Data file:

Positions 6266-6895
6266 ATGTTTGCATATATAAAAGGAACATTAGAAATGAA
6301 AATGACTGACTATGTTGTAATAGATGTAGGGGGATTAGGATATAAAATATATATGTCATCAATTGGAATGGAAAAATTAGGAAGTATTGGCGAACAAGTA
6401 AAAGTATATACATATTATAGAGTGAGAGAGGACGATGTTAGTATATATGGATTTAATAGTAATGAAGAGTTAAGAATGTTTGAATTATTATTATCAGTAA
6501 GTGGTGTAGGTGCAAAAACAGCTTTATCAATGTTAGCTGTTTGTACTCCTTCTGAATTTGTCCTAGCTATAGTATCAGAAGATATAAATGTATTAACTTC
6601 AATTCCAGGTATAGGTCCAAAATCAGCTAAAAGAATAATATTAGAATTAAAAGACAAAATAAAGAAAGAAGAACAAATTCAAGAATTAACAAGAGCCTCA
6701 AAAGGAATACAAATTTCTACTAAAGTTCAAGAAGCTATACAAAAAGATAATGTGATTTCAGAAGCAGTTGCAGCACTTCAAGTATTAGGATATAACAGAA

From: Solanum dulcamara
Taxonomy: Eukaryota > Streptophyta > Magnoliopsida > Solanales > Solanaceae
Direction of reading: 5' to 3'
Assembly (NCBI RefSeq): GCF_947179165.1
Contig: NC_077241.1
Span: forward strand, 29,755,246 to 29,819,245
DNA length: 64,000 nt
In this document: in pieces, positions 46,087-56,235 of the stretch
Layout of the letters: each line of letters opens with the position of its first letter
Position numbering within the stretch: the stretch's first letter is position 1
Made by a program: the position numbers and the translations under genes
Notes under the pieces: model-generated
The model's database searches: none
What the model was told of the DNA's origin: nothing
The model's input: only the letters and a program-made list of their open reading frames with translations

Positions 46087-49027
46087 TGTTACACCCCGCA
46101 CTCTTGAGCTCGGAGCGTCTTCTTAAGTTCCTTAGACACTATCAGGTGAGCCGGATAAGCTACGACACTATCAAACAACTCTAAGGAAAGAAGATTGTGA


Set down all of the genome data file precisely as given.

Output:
Positions 6266-6895
6266 ATGTTTGCATATATAAAAGGAACATTAGAAATGAA
6301 AATGACTGACTATGTTGTAATAGATGTAGGGGGATTAGGATATAAAATATATATGTCATCAATTGGAATGGAAAAATTAGGAAGTATTGGCGAACAAGTA
6401 AAAGTATATACATATTATAGAGTGAGAGAGGACGATGTTAGTATATATGGATTTAATAGTAATGAAGAGTTAAGAATGTTTGAATTATTATTATCAGTAA
6501 GTGGTGTAGGTGCAAAAACAGCTTTATCAATGTTAGCTGTTTGTACTCCTTCTGAATTTGTCCTAGCTATAGTATCAGAAGATATAAATGTATTAACTTC
6601 AATTCCAGGTATAGGTCCAAAATCAGCTAAAAGAATAATATTAGAATTAAAAGACAAAATAAAGAAAGAAGAACAAATTCAAGAATTAACAAGAGCCTCA
6701 AAAGGAATACAAATTTCTACTAAAGTTCAAGAAGCTATACAAAAAGATAATGTGATTTCAGAAGCAGTTGCAGCACTTCAAGTATTAGGATATAACAGAA

From: Solanum dulcamara
Taxonomy: Eukaryota > Streptophyta > Magnoliopsida > Solanales > Solanaceae
Direction of reading: 5' to 3'
Assembly (NCBI RefSeq): GCF_947179165.1
Contig: NC_077241.1
Span: forward strand, 29,755,246 to 29,819,245
DNA length: 64,000 nt
In this document: in pieces, positions 46,087-56,235 of the stretch
Layout of the letters: each line of letters opens with the position of its first letter
Position numbering within the stretch: the stretch's first letter is position 1
Made by a program: the position numbers and the translations under genes
Notes under the pieces: model-generated
The model's database searches: none
What the model was told of the DNA's origin: nothing
The model's input: only the letters and a program-made list of their open reading frames with translations

Positions 46087-49027
46087 TGTTACACCCCGCA
46101 CTCTTGAGCTCGGAGCGTCTTCTTAAGTTCCTTAGACACTATCAGGTGAGCCGGATAAGCTACGACACTATCAAACAACTCTAAGGAAAGAAGATTGTGA